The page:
4. @Derek - Creativenauts in regards to mirrorless versus DSLR, the same general photographic principles would apply. If you take the same lens and same sensors, iso etc. the photo should technically turn out the same. You'd basically want to determine how you will be shooting and make sure the mirrorless meets the same criteria you have for a DSLR.

  5. @Stephen Hallgren @Josh Johnson thank you both. I'm a newb and would like to improve my photography skills so I can start creating more products geared towards textures and brushes. Currently I have a cannon rebel but I'm not 100% satisfied with the outcome of my photos. I have tried to not use any of the automatic settings but still having a rough time getting shots that have a professional grade look to them. Going to checkout these comparison links. Thanks!

  6. @Derek - Creativenauts I have a very old Rebel and would have to say that the lens used is a much bigger determining factor than the body used. Also, the ISO speed is the other thing that bites me in the rear with my old camera since it means that I'm extremely limited to how good the lighting is. I think any decent body nowadays will get you want you want from an ISO/sensor perspective and picking a good lens will get you the rest of the way.

    Of course having nice equipment won't help if you don't know how to use it properly and then there's composition and post-processing. Those things are just something you have to perfect over time and through practice.

  7. Sorry for the amateur question but: won't a super- high ISO result in a ridiculously grainy/noisy photo?

  8. @Shelly Laslo depends on the camera (really, the camera's sensor). For instance, I have a cheap camera and an expensive camera. My expensive camera performs better at 1600 ISO than my cheap one does at 800. Generally, a camera with terrible ISO performance won't even bother letting you go into super high ranges because there would be no point. In the case of the mirrorless cameras here, they actually have some pretty awesome sensors given their low price point.

  9. Camera/technology has developed immensely and is only going to get better. I like the fact it's now more accessible, less bulky equipment to carry about!

  10. Well no thanks, I would stick to my DSLR for a long time as it seems now. Thanks for this great article :-)

  11. After using 4 different Canon DSLRs, I purchased a Sony NEX5 of the first series. Soon I got two of them for video recording. I now switched to the "older" Sony Nex7 for the viewfinder and the dials and mostly because it is on sale here at the moment. Soon afterwards I sold my whole DSLR equipment.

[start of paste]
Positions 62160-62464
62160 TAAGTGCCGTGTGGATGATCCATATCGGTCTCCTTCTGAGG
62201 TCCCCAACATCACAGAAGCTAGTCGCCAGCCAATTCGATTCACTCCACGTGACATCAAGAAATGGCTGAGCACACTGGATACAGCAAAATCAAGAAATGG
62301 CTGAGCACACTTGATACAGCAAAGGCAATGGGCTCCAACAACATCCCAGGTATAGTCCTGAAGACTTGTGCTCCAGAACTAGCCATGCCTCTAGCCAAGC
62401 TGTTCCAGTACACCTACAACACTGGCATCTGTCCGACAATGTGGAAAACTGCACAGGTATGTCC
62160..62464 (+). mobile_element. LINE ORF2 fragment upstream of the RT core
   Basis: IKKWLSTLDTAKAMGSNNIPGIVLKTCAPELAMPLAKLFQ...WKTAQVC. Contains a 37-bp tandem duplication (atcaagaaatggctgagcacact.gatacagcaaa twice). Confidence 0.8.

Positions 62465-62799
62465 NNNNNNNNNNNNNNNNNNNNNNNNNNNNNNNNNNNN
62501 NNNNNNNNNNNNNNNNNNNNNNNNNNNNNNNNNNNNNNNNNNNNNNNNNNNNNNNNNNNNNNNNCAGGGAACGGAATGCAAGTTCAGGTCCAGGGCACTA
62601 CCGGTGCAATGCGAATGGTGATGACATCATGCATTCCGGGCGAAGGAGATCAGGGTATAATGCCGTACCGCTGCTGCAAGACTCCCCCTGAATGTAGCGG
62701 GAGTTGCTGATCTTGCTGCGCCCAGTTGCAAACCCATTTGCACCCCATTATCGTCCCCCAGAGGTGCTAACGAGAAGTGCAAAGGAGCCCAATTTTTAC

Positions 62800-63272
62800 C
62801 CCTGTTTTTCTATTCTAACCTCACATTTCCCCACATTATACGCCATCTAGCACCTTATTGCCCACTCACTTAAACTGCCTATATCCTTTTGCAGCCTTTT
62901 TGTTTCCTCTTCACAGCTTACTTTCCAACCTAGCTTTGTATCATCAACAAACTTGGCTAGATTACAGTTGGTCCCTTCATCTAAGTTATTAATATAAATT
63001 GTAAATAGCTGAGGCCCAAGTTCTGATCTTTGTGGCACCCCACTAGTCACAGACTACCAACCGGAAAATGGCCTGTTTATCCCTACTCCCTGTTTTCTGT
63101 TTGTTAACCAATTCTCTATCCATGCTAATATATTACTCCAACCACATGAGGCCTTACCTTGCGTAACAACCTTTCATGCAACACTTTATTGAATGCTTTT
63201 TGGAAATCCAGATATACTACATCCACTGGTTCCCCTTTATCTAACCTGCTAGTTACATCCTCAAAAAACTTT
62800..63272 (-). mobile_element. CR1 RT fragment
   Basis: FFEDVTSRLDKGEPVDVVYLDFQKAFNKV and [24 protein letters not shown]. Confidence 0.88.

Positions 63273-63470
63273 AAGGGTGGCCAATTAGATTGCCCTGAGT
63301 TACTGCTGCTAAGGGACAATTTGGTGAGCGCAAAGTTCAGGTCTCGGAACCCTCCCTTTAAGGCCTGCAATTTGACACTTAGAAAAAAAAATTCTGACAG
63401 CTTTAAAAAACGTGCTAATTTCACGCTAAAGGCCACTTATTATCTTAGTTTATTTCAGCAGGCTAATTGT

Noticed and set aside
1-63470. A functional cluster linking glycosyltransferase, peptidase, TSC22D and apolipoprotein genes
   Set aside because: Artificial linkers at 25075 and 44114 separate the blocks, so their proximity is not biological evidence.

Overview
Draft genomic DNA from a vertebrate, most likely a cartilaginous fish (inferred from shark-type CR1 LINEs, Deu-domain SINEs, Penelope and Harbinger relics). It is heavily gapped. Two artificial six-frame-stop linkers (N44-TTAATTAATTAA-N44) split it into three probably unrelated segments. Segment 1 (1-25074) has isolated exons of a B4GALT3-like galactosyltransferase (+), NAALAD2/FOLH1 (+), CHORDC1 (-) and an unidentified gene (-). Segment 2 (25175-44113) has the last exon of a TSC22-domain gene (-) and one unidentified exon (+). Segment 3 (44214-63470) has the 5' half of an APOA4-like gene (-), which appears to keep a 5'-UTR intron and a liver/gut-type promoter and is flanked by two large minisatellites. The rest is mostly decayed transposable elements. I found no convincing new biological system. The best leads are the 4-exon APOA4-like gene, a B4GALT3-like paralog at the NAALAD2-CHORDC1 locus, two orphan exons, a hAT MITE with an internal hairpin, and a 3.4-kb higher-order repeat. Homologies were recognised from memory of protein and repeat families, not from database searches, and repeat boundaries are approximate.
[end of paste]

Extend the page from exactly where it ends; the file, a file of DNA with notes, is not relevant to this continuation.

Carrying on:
This is the camera I will have always with me incl. 3 lenses and thus never miss a moment. The Quality of this 24MP APS-C Sensor is brilliant and the possibility to use old M42 lenses is giving special results in a small package. I still think for clients it might look a bit like a toy, but I don't do weddings any more. The next step would be the Sony A7 with full format sensor.
    I started to take video footage at night now for the stockmarket and the camera has very little noise. Example: http://vimeo.com/114499499

    See my photos here at CM for other examples if you are interested in the output.

  12. Great article! I wonder why Fujifilm cameras don't show up here. I have read some reviews and testimonials of photographers going mirrorless (they agreed with this article as well). Fujifilm's color rendition is great, and the xt1 model (clearly their most ambitious dslr-like camera) comes with some impressive features as well.

  13. I made the switch from Canon DSLRs to the Fuji XE-1 and I couldn't be happier. Newer and better models in the Fuji x series have come along since I purchased, but I'm so happy with what I have that I don't plan to upgrade for awhile. Their lenses are absolutely superb.

  14. Would love some input from the authors of this column, or other readers. I own a 15 year old Canon EOS Digital Rebel XT. I have three lenses - a 75-300mm, 28-80mm, and a 50mm 1.8. I have gotten lots of pleasure out of the camera but find lately I just never want to lug out and always end up taking pictures with my phone. I'm not a professional, but I like good photos and enjoy fiddling with manual settings when I can. First question: do you think I will get a lot of value out of buying a new camera? My old one works JUST FINE and I have no complaints other than that it's heavy.
    Second, if I do replace it do you think I should go with a new Canon Digital Rebel body (SL1 probably) so I can use my old lenses? OR, should I go with a mirrorless camera maybe the Sony A6000. I know that's lighter and I like that it's more modern, has wifi. But, I have gotten so used to my DSLR and I hate to lose my lenses. Any suggestions?
    Thank you!!!